‘We want to win’: South African rugby sets its sights on European glory | Andy Bull
2024/04/01

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It is about 5,500 miles from London to Pretoria, which makes it 11 hours and a world away for Saracens, who travelled there this week for their opening fixture of the . It was 5C when the squad boarded the plane and 35C when they got off it. All of which topsy-turviness sums up the twist club rugby has got itself in.

At a time when everyone is worried about the players’ workloads and mental welfare, club rugby has somehow ended up in a position where teams are going back and forth around the globe from one week to the next.

Last Saturday on a freezing English winter night at the StoneX Stadium, this Saturday it’s the Bulls on what is forecast to be a sweltering summer one at Loftus Versfeld.

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The club have given themselves a week on the ground to get used to the conditions and will need to make good use of every second of it.

The have not yet lost a home game against a European team, in the United Rugby Championship or the Champions Cup. In their past five matches there they have hammered Leinster 62-7, Zebre 78-12, Scarlets 63-21, Connacht 53-27, and the Sharks 44-10. The stadium is on the Highveld and holds 50,000. Between the altitude, the weather, the atmosphere and the hosts’ hard-tackling, high-tempo style, it is just about the toughest test in club rugby. The only European team who have got within a score of beating them since they joined the URC were Edinburgh, who lost by two points in September 2022.

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“Pretoria is 35 degrees, right now, with very high humidity too,” the Bulls prop Khutha Mchunu said at the competition launch, “so yes, it is very different, and will definitely feel it, it’s going to be tough for them.” Given Mchunu was wearing a thick puffer coat and a beanie hat, indoors, he seemed to be struggling to adjust himself. “Yes,” he said with a chuckle, clutching his arms around himself, “in this competition you are playing the elements as much as you are the opposition – one week you can be playing in the heat and humidity in Durban, next week in the wind and rain in London.”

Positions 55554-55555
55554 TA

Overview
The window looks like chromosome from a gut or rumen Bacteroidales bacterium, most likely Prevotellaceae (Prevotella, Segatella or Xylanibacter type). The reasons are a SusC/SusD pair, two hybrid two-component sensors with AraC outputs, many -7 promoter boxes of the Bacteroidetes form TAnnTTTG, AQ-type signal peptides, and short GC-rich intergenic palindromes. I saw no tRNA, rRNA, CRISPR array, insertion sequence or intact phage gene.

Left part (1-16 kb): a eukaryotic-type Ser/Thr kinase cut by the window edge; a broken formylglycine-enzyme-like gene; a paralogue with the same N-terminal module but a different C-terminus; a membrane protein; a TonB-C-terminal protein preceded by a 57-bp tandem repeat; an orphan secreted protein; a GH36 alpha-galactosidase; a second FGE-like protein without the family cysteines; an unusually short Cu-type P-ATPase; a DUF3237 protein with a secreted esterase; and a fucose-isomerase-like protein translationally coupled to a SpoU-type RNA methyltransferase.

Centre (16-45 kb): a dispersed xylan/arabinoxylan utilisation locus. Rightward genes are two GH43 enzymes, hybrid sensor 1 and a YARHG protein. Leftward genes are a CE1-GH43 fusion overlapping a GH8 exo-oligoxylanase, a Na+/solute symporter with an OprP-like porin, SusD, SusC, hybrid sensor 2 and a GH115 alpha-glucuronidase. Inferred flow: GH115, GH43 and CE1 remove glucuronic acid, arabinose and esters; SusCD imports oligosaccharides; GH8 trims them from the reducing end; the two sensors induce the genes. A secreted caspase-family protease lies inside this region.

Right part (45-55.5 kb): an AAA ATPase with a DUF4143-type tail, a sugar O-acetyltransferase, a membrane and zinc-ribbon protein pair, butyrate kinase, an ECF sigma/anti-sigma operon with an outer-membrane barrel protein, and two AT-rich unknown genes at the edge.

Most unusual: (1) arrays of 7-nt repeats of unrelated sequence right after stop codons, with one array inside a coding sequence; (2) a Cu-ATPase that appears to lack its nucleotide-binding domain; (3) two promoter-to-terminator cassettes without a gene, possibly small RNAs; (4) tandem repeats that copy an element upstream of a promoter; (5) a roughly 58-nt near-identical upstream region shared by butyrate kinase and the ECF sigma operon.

Mchunu, 26, was playing for the Sharks last season but switched in the summer.

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He and the rest of the South Africans are still figuring out the competition. “This is our second season in the Champions Cup,” he said, “so it is still growing on us.” The Bulls were knocked out in the last 16 last time, the Sharks and the Stormers in the quarter‑finals. Mchunu says it was all part of a learning curve. A lot of the younger players in particular didn’t know too much about the competition when they joined it, any more than the average Englishman might about the Currie Cup.

“The first season we didn’t understand the history, the prestige, the aura, the legends who have played in this competition.

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” They know a little more now.

“It’s the best club competition in the world for a reason,” Mchunu said. “We took some lessons from the previous season about what’s required to win. As South Africans, we always believe we can win any game, any weekend, that’s just how we’re bought up, but when you’re playing in the Champions Cup you’re up against the best of the best. Look at Toulouse, who have Dupont and Ntamack; at La Rochelle they have Skelton and Danty; and Leinster have what, 18, 19, 20 internationals in the squad? I mean, how many Premierships have Saracens won?”

It’s six, for the record, plus three Champions Cups.

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“We started to understand all this, and we started to understand what’s required to win,” Mchunu said. “Now we are focused on becoming the first non‑European team to win the cup. We want to do that because it will be a huge part of history. Whoever gets there first will own that honour forever.” For people who take their rugby as seriously as the South Africans do, losing out last time around is all the incentive they need this year. But the has given them another to go with it.

“It gave everyone in the country a boost, including us players, because we’re not just South Africans now, we are world champion South Africans, the first to win four World Cups, and back-to-back champions,” Mchunu said. “It means we carry a responsibility to make sure we make South Africa proud, because we can’t be the best rugby country in the world if our club teams are not performing well too. So there’s an expectation which comes with the title, which is good, it’s another push for us to perform.” These are strange days, but it promises to be a hell of a game.

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